If I was in your position I would send a burofax (with certified content) to the owner saying that the repair is urgent due to the health and environmental impacts of the defect and that if, in the period of x weeks the owner does not make the repais, you will contract the repairs and deduct the cost from the rent until full reimbursed.

I would however check this with a lawyer first.
 

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Go to the town hall, I would guess this would be a public health and safety issue especially if it is leaking outside of the property to the street.
Agree, one of our neighbours in San Pedro had stuff running down a slope and into waste ground. Tomatoes started growing out of it, presumably from people's waste. Eventually they were served with an order from the Ayuntamiento.
 

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The law (LAU) allows the tenant to make "urgent" repairs which would normally be the responsibility of the owner and claim back the money, but only if the owner has been informed.

If I was in your position I would send a burofax (with certified content) to the owner saying that the repair is urgent due to the health and environmental impacts of the defect and that if, in the period of x weeks the owner does not make the repais, you will contract the repairs and deduct the cost from the rent until full reimbursed.

I would however check this with a lawyer first.
But if it needs to be replaced that really is a major outlay, IMO well beyond the sort of thing a tenant would do and it would take forever to get it back by not paying rent.
 

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Hola

Depending on your local autonomous laws, you could have to put in one of the new tripartite tanks, not just a hole in the ground. Estimate from 1,500€ upwards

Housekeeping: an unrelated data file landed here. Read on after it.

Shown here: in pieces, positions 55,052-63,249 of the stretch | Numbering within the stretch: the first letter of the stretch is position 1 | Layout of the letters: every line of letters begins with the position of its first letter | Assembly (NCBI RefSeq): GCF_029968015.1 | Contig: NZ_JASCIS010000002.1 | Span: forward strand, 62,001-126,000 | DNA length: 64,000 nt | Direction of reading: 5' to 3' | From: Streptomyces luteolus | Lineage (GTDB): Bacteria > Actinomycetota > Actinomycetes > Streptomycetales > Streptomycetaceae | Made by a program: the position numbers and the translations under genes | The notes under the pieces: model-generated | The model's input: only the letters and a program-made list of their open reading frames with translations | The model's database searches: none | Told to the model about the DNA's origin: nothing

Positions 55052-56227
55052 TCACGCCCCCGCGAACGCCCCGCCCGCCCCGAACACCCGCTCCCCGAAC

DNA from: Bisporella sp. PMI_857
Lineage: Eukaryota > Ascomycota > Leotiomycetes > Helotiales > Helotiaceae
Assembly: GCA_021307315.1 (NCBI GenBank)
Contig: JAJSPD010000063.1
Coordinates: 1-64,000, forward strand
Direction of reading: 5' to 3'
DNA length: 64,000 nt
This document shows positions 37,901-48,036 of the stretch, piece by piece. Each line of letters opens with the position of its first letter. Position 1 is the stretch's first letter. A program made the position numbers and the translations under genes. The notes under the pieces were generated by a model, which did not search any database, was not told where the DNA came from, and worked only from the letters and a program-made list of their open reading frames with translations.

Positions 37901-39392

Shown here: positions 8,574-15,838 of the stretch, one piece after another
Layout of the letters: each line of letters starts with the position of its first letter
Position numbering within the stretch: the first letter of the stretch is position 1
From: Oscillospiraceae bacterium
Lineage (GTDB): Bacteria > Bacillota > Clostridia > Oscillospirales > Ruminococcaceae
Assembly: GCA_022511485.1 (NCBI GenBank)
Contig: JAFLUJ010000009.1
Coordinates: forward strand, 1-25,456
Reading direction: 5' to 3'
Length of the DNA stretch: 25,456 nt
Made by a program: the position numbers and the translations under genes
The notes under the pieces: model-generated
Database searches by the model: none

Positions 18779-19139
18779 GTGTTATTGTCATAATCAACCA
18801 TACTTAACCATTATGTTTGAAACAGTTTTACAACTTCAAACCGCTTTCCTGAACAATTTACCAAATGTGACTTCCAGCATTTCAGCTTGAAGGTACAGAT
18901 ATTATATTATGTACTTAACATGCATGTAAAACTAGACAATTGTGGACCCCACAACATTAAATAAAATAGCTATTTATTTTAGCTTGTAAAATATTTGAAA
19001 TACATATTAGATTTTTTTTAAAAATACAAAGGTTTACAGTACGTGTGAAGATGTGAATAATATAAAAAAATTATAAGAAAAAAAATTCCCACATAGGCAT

Davexf
 

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Discussion Starter · #8 ·
Thanks for the replies.

xabiachica You mentioned the "OMIC", what is that?

These pictures a re a few months old, there's a huge amount of foilage growing out of the wall on the right now.





 

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The law (LAU) allows the tenant to make "urgent" repairs which would normally be the responsibility of the owner and claim back the money, but only if the owner has been informed.

If I was in your position I would send a burofax (with certified content) to the owner saying that the repair is urgent due to the health and environmental impacts of the defect and that if, in the period of x weeks the owner does not make the repais, you will contract the repairs and deduct the cost from the rent until full reimbursed.

I would however check this with a lawyer first.
But if it needs to be replaced that really is a major outlay, IMO well beyond the sort of thing a tenant would do and it would take forever to get it back by not paying rent.

That was the point! The thought of a year or so with no rental income may well "encourage" the owner to respond.
 

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That was the point! The thought of a year or so with no rental income may well "encourage" the owner to respond.
How would it encourage the owner - at worst the owner gets to effectively pay over time, whilst the tenant has to pay upfront for something that is the owner's responsibility and risks having action taken for unpaid rent arrears (not to mention the owner could start acting vindictively on other matters.. Plus, of course, no one can hazard a guess as the actual cost.

Of course, if the OP has the money sitting around doing nothing and likes a fight .....
 

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Thanks for the replies.

xabiachica You mentioned the "OMIC", what is that?

These pictures a re a few months old, there's a huge amount of foilage growing out of the wall on the right now.





OMIC is the Oficina Municipal de Información al Consumidor - like a consumer complaints department.

Their office is usually situated in or near the town hall